As a small island state, the Comoros’ economy is highly dependent on the ocean. In 2015, the Comoros’ annual economic output from the ocean was valued at US$ 0.2 Billion, or 18% of the Comoros’ GDP of US$ 0.7 Billion. Fisheries contribute about 30% to the ocean economy.
The coastal population depends heavily on fishing for income and food security. Coastal communities extract fish, octopus, shrimps, shells and oysters for consumption; sand for construction; and corals.
The ocean economy industries are basic, and the local fisheries target pelagic and reef species. Fishers use a range of techniques, primarily using nets for reef species and hook-and-line methods for pelagic species (especially tuna).
Comoros’ EEZ is estimated to be 100 times larger than its land area, emphasizing the critical role it could play in national growth and sustainability.
Fisheries and Aquaculture: Comoros’ fisheries sector is mainly composed of tuna and tunalike species. Its annual catch is estimated at 33,000 MT/year. Domestic fishery production in Comoros has been reported as approximately 20,000 MT/year in several reports over the last decade. Large pelagic sharks, in significant quantities, are also found in the Comorian EEZ.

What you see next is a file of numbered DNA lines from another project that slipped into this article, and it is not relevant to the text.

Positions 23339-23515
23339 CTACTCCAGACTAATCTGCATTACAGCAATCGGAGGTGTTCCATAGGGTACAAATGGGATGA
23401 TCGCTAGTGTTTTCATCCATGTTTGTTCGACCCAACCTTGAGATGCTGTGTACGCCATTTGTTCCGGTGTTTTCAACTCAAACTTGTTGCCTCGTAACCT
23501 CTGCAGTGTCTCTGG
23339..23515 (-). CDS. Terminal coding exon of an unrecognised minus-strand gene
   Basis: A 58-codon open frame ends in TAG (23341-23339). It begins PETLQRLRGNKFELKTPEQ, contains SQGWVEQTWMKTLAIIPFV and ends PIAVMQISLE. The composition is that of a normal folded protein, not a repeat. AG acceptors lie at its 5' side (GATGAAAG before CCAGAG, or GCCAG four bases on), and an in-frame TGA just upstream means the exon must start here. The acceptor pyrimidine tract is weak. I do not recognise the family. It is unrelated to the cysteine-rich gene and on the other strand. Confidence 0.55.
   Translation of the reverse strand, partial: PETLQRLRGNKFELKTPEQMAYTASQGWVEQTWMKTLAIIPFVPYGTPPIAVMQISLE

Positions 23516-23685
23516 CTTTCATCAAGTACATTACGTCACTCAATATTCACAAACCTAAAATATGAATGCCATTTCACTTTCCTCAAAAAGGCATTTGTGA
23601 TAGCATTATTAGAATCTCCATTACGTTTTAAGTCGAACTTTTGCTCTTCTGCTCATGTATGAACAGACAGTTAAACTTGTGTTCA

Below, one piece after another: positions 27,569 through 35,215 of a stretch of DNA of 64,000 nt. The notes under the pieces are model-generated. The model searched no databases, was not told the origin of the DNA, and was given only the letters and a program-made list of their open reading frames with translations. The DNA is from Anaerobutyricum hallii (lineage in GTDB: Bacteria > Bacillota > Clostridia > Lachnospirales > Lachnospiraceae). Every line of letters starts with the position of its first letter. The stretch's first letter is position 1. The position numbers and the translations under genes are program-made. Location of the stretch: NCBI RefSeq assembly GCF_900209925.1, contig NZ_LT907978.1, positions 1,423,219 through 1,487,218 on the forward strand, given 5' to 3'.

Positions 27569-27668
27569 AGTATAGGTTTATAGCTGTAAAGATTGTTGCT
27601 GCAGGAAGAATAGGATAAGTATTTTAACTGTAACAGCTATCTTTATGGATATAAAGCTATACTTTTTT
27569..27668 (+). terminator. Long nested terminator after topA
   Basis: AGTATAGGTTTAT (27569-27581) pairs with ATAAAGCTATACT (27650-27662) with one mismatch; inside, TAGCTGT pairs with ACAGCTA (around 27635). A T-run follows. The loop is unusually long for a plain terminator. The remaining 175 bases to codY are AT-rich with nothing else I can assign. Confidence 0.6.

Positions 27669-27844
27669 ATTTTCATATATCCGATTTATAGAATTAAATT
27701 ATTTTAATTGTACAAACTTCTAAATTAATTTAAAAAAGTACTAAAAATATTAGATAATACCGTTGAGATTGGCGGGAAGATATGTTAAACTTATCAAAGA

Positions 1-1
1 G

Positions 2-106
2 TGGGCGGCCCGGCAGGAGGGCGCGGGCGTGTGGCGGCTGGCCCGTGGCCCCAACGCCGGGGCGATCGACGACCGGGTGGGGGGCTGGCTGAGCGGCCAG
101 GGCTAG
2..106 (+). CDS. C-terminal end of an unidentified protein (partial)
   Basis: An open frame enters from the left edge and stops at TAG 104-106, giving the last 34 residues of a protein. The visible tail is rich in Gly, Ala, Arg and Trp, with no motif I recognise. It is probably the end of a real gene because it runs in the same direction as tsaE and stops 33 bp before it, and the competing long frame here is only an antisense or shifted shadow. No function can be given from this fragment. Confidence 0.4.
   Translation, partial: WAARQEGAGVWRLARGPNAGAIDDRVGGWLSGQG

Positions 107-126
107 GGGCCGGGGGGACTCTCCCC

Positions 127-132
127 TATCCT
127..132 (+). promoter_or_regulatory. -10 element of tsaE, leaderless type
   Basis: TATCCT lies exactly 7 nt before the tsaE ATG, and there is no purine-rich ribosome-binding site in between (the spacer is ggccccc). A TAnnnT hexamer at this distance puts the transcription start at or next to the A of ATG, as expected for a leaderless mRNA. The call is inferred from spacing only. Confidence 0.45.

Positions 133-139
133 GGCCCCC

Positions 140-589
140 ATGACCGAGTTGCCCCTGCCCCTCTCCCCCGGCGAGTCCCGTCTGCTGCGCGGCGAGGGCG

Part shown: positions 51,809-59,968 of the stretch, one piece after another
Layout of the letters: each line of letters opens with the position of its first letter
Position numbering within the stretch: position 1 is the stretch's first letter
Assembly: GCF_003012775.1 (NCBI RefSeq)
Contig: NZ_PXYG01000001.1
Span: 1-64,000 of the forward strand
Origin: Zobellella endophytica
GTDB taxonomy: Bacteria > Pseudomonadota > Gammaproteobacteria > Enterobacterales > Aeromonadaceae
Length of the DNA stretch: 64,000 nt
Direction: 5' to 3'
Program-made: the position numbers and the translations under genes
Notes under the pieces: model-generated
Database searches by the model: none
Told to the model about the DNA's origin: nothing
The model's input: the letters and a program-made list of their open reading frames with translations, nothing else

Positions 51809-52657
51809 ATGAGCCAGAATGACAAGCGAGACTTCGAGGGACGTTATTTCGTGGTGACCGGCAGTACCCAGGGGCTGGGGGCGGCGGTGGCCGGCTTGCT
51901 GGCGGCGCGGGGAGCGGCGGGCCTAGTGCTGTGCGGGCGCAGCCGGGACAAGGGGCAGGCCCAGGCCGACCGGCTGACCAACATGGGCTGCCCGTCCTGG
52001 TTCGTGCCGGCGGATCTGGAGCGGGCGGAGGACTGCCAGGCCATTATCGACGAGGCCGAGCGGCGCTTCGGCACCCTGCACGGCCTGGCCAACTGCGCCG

Ports and harbors in Comoros play a vital role in transportation of goods and passengers between the islands and the rest of the World. The Mutsamudu harbor on Anjouan is Comoros’ only deep-water port welcoming large vessels.
Oil, gas and energy: There is very little activity in oil, gas and biofuels in Comoros, as the country has no proven oil and gas reserves. However, exploration is beginning in the western portion of its EEZ, in the Mozambique Channel.. Comoros is also assessing solar and wind sites.
Coastal Tourism: Comoros’ beautiful natural environment means it has the potential to become a prime tourism destination. Its natural heritage is characterized by white sand beaches, turquoise seas and exceptional conservation areas. Comoros also has a rich history and strong identity, with deeply rooted traditions and specific social structures. In addition, the population has a natural sense of hospitality. The coastline is fringed with world-class coral reefs, magnificent lagoons and white sand beaches, especially the three northernmost beaches at Le Galawa and Maloudja. There is potential for scuba, snorkeling, reef and wreck diving, deep-sea fishing and all types of water sports.
However, despite Comoros’ strong tourism assets, it currently has a low number of tourist arrivals. A report by World Bank indicated that the Comoros tourism policies and infrastructure in 2013 were not yet adequate.